I hope he can't do any real damage.
* * * *
A few minutes and a brief Google search later...
I see from an online discussion that the selfsame guy is embroiled in a child custody dispute. What a great dad to have!
Wednesday, July 04, 2007
So, happy Fourth! Thank goodness we got those Brits out of our hair.
Sunday, July 01, 2007
But I did really love Amazon Prime (discontinued that temporarily as we are saving our dough for more important things right now), love the free shipping on many items, and we do have an Amazon credit card since we use them so much anyway, what with all our book buyin'.
And what wonderful books have I gotten with our recent Amazon "rewards"?
I could have gotten some technical and/or reference books that TheLimey and I need for our respective careers, or even some of the pages and pages of books that we each have on our wish lists, or I could have made up some non-gift-giving to certain relatives (poor things), but instead, I got this, and these, and--my favorite--this.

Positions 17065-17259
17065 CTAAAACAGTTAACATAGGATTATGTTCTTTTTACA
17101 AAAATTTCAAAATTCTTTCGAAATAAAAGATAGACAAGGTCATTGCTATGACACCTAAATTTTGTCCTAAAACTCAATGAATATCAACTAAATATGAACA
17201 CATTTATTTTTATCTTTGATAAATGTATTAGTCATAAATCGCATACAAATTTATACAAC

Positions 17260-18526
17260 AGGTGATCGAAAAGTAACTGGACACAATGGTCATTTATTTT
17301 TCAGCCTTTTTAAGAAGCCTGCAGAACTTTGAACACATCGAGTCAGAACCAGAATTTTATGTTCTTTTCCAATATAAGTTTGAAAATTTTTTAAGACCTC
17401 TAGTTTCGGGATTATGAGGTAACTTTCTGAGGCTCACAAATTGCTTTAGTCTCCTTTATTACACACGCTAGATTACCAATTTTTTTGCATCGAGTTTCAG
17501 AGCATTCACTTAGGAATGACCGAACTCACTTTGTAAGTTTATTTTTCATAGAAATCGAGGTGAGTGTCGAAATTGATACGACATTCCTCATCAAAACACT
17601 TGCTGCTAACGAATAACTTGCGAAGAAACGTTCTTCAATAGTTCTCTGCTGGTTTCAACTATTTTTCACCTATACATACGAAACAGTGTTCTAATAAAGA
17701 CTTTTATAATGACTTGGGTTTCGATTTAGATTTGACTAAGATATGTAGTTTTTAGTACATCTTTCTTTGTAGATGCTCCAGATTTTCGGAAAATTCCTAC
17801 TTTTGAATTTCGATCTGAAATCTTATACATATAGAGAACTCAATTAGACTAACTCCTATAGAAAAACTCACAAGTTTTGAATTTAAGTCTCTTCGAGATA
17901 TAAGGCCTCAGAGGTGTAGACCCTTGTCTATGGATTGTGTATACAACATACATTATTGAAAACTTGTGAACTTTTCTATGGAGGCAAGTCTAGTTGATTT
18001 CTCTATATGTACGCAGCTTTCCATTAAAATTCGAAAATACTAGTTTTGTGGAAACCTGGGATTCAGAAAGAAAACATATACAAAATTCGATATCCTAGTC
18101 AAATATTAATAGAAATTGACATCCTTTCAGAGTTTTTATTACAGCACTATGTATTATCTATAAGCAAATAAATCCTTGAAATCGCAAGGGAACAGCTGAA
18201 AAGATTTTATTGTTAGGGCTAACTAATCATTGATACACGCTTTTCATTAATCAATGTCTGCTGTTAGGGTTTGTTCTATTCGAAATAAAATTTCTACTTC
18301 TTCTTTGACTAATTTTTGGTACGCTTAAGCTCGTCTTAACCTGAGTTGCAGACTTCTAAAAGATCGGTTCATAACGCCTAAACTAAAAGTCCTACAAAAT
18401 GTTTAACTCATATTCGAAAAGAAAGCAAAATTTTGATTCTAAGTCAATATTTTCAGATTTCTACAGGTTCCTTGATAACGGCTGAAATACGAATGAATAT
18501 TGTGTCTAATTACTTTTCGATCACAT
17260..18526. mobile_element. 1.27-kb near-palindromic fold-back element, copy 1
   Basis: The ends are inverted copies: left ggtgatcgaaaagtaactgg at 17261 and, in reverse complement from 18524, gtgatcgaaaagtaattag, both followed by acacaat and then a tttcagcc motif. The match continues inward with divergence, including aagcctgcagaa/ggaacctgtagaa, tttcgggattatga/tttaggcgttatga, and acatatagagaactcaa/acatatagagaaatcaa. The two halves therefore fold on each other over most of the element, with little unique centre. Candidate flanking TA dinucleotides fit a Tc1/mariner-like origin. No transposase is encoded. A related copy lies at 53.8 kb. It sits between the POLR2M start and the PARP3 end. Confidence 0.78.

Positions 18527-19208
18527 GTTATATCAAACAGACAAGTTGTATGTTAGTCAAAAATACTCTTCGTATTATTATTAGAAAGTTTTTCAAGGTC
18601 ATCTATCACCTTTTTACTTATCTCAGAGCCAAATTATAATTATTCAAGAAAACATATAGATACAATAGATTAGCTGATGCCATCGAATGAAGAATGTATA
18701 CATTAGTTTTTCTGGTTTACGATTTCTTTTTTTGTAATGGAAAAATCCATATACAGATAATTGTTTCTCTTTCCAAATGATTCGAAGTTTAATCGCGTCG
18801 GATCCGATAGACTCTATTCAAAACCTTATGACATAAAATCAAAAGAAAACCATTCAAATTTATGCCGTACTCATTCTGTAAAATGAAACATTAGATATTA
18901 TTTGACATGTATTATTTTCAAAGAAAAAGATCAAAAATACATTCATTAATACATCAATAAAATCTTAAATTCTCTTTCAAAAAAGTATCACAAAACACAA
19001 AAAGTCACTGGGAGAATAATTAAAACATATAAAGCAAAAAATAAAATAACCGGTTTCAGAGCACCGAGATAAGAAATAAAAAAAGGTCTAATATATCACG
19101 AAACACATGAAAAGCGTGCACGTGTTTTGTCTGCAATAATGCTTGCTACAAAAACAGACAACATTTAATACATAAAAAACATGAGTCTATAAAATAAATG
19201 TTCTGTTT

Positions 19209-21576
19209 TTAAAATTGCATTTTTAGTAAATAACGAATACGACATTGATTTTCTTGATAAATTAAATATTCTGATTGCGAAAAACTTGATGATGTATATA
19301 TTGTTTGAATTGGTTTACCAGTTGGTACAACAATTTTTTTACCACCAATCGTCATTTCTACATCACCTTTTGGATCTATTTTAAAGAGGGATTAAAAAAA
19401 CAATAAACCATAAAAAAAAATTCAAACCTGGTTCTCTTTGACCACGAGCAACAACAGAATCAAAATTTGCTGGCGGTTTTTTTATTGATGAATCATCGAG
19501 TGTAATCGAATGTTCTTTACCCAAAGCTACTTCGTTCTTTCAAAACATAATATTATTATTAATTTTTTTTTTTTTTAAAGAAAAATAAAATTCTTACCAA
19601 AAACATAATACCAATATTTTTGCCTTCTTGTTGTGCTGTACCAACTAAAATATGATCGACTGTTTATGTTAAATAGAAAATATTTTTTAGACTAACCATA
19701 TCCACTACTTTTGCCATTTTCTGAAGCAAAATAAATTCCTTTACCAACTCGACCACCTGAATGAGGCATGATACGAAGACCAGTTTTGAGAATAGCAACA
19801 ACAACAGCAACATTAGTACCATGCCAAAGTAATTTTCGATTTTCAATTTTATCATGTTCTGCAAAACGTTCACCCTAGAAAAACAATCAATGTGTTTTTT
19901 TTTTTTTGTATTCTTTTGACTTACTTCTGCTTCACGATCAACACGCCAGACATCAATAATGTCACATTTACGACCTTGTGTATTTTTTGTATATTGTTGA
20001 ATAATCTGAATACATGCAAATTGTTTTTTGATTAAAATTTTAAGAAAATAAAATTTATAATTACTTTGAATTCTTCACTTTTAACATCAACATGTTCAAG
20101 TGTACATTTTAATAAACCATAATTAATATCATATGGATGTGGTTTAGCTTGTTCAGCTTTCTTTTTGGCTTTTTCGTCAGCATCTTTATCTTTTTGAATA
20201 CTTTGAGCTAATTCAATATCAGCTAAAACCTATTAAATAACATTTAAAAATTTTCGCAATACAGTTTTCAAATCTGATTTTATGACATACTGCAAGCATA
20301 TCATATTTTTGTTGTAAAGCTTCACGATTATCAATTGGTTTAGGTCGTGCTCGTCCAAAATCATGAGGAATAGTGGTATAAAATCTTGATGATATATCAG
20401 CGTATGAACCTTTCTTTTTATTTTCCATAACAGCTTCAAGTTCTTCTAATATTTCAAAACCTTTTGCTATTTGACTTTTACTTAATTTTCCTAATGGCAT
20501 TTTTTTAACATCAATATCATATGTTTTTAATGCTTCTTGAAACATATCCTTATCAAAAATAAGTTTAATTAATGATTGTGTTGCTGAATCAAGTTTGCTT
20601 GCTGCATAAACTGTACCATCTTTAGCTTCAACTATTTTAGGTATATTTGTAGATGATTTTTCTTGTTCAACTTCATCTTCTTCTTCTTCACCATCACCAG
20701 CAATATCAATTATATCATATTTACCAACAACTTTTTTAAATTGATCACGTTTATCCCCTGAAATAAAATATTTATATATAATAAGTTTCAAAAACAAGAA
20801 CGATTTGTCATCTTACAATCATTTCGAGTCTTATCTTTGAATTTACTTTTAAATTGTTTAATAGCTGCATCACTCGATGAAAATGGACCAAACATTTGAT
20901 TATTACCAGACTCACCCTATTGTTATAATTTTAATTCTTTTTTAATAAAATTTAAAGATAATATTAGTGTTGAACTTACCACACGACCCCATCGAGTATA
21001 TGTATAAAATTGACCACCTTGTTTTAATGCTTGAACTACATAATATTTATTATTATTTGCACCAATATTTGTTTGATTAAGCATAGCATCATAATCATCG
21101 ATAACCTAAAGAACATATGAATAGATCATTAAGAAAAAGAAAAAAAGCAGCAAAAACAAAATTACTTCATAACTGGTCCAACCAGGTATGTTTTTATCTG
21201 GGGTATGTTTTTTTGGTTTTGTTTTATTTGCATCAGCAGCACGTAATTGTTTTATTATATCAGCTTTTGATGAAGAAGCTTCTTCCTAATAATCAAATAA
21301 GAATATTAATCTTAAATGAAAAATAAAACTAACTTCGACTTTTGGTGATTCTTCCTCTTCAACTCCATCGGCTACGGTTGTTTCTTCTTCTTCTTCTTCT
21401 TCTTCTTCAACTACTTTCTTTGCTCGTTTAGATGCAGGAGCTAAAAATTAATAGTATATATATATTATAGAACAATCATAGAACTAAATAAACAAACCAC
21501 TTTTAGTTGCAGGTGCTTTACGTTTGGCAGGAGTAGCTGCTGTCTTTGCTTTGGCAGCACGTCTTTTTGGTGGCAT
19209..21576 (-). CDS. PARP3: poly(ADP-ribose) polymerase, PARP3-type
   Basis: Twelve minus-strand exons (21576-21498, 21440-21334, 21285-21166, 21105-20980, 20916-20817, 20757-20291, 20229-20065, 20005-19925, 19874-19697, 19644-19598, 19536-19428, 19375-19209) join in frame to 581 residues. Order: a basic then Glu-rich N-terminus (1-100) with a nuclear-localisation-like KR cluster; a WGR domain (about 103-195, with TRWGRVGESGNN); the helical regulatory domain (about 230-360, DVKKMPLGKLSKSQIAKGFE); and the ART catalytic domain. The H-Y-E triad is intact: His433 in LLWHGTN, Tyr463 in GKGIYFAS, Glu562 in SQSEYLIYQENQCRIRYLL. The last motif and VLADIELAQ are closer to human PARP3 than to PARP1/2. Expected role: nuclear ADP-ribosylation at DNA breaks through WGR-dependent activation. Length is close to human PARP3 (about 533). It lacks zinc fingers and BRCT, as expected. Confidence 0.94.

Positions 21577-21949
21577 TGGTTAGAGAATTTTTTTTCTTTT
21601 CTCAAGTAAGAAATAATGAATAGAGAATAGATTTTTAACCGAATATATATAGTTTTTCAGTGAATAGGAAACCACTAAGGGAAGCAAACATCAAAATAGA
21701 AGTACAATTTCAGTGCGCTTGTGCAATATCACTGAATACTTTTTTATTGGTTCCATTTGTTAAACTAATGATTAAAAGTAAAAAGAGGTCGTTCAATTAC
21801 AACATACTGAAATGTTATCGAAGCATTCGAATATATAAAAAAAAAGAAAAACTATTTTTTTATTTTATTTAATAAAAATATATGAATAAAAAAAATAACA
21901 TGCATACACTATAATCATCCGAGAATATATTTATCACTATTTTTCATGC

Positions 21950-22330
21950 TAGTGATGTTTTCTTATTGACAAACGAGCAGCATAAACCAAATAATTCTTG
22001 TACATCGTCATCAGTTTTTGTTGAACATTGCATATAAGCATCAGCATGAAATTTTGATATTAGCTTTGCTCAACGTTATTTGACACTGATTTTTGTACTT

TheLimey thinks that last thing is too big. He may be right. But I don't care! [sticks fingers in ears] LA LA LA! I can't hear your reasonable doubts! LA LA LA!
Not only will Limelet love it, I want to sit in it myself and drink a margarita. (Just one, so's not to drunken the baby.)
Thursday, June 21, 2007
Our current entertainments:
We've been borrowing Lost on DVD from the library (yay libraries!) and watching it (usually in bed with headphones). I'm kind of glad neither of us watched it on TV. We're on disc 5 of Season 1, and so far it's magically delicious. Ha! Disguised sci-fi. Take that, mainstream programming.